What is a "gypsy swap"?

By Justin Bynum AAA
A:

A gypsy swap is a unique method by which a company may raise capital without issuing debt or holding a secondary offering. In many respects, a gypsy swap is similar to a rights offering, except that the restricted party's equity claim does not elapse and the swap instantly becomes dilutive. (To learn more about rights offerings, be sure to read Understanding Rights Issues.)

The gypsy swap is broken into two parts:

1. An existing shareholder exchanges freely traded shares for restricted shares (shares restricted by time and/or price constraints) from the issuing company. In economic terms, the existing shareholder neither gains nor loses money from the transaction, although it may have tax consequences.

2. The issuing company then sells the existing shareholder's freely traded shares to a new investor(s) at a price that may be higher or lower than the current market price. The issuing company now has additional capital and the new investor(s) has equity in the issuing company.

In almost every case, a gypsy swap is a last-ditch financing option because the new investor(s) almost always demands some combination of below-market value price or special consideration from the deal. In fact, if the issuing company could raise funding conventionally - internally from the equity markets or from the debt markets - it certainly would choose to do so.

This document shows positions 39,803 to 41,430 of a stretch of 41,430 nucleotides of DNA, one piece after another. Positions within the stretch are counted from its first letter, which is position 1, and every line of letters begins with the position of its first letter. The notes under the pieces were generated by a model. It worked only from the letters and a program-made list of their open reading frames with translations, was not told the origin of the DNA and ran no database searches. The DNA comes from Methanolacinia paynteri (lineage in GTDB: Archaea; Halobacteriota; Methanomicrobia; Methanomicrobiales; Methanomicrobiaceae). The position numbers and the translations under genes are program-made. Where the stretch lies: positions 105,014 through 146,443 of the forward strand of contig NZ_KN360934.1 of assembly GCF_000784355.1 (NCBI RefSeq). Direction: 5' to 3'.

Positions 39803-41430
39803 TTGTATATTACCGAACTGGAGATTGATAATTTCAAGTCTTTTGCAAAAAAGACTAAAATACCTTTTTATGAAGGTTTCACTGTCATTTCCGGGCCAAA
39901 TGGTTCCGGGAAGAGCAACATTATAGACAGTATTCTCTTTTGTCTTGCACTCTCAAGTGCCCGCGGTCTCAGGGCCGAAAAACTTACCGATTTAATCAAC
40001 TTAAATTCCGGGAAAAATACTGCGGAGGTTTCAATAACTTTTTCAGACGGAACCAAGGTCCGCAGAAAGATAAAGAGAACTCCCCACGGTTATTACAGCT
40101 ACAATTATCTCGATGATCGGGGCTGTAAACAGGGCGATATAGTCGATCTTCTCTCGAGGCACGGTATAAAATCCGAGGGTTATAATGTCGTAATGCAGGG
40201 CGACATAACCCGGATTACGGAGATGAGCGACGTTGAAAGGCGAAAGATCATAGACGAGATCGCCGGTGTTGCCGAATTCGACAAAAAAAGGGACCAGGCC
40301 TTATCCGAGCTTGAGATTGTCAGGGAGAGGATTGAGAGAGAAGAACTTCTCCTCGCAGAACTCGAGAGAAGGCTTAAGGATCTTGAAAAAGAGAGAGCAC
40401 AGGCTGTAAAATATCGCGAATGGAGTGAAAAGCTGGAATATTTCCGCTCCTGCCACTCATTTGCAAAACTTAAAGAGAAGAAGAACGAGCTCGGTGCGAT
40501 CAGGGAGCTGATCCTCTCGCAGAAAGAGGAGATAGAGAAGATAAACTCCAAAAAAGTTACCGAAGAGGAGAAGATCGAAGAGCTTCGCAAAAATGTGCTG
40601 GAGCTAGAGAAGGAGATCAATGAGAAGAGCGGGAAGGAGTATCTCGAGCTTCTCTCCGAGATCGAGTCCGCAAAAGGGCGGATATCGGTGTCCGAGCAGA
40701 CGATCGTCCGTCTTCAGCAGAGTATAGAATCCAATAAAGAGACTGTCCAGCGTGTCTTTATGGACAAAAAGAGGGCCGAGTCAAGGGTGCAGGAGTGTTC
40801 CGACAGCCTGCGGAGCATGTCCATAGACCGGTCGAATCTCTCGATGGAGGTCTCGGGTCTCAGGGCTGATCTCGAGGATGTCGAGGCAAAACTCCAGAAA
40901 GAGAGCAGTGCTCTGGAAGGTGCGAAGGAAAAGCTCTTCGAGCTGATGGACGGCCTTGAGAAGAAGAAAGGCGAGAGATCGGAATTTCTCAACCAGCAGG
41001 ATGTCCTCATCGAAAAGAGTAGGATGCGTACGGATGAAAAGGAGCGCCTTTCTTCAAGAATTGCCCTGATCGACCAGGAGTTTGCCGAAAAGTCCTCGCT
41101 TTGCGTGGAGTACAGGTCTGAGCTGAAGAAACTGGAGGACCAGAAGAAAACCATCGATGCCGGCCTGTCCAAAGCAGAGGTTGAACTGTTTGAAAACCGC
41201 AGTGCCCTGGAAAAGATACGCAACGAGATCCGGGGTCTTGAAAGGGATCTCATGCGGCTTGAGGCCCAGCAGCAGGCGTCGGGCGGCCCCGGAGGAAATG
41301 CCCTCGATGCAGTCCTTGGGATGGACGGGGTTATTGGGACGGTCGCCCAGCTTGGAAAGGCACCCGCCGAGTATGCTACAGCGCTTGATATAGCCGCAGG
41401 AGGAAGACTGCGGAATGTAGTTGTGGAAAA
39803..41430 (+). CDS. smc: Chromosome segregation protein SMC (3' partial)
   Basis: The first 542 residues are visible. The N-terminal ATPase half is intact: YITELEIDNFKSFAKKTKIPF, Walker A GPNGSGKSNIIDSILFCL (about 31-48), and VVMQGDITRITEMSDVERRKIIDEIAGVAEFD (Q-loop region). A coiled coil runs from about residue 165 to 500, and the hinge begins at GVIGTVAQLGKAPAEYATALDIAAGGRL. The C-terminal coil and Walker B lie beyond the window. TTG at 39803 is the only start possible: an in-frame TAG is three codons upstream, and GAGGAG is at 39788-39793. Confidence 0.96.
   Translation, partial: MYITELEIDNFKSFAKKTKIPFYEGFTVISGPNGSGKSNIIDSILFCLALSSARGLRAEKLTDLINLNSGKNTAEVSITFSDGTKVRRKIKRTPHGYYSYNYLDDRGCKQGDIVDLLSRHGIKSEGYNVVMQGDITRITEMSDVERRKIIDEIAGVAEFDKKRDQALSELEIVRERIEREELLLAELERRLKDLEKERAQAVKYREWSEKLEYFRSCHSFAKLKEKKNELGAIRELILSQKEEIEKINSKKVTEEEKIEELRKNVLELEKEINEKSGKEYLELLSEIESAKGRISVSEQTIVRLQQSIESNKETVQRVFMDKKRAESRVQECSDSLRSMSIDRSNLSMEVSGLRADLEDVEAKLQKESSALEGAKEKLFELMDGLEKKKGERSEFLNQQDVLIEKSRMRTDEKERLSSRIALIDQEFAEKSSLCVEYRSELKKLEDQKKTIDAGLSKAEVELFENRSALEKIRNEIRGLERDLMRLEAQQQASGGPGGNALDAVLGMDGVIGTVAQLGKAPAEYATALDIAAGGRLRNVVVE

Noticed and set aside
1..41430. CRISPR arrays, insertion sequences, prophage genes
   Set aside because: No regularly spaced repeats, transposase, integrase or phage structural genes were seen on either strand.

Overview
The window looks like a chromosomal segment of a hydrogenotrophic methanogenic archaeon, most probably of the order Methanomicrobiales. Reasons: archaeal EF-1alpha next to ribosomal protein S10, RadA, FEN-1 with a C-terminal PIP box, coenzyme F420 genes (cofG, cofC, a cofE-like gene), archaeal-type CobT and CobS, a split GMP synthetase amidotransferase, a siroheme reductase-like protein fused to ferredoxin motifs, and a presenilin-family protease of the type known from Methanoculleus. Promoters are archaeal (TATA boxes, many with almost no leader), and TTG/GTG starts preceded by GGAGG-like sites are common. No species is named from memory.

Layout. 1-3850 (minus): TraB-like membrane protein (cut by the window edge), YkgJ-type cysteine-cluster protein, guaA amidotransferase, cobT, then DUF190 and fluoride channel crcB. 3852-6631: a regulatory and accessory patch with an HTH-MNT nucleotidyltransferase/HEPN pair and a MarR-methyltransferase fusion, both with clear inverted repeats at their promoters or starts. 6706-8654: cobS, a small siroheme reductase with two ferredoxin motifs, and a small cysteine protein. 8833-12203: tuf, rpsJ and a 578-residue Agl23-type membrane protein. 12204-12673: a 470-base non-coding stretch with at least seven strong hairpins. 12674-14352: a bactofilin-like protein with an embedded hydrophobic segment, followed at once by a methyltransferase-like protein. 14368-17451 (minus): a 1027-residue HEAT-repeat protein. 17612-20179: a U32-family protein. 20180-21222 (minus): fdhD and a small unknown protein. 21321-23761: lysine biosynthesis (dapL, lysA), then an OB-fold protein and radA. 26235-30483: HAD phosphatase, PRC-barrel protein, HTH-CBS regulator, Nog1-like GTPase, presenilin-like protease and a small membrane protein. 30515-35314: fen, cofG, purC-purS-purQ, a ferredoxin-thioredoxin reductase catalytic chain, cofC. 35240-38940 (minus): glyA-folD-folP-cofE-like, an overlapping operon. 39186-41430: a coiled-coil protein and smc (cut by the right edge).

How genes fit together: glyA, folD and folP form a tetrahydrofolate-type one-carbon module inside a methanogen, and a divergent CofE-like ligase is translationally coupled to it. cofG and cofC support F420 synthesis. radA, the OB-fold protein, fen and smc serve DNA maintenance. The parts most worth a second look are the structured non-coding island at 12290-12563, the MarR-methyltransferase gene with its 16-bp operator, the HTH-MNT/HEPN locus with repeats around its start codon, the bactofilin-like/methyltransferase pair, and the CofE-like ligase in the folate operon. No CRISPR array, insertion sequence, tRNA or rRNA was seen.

This question was answered by Justin Bynum.

RELATED FAQS

  1. Why do investors with minority interest receive a minority interest discount and ...

    Discover why investors with minority interest usually receive a discount to the fair value of their ownership share, and ...
  2. How has the Internet impacted Value-Added Network (VAN) providers?

    Discover how the advent of the Internet has challenged the Value-Added Network, or VAN, model of distributing electronic ...
  3. Why would a company choose to repurchase in lieu of redeem?

    Learn the difference between a stock repurchase and a stock redemption, and find out about the reasons why a company might ...
  4. How does the privatization of a publicly traded company work?

    Find out how a publicly traded company can privatize and remove itself from listed stock exchanges and out from under the ...
RELATED TERMS
  1. Separation Of Powers

    An organizational structure in which responsibilities, authorities, ...
  2. Protected Cell Company (PCC)

    A corporate structure in which a single legal entity is comprised ...
  3. Registered Holder

    Shareholders who hold their shares directly with a company.
  4. Duty Of Loyalty

    A director's responsibility to act at all times in the best interests ...
  5. Duty Of Care

    One of two primary fiduciary duties of directors, the duty of ...
  6. Hard-To-Sell Asset

    An asset that is extremely difficult to dispose of either due ...

You May Also Like

Related Articles
  1. Stock Analysis

    Is It Time To Shun Altria Group?

  2. Stock Analysis

    Free Cash Flow Separates Delta From ...

  3. Stock Analysis

    How Realty Income Became A Top Dividend ...

  4. Stock Analysis

    Is Ariad On Track To Lose More Shares?

  5. Stock Analysis

    How Will Chesapeake Energy Create Value?

Trading Center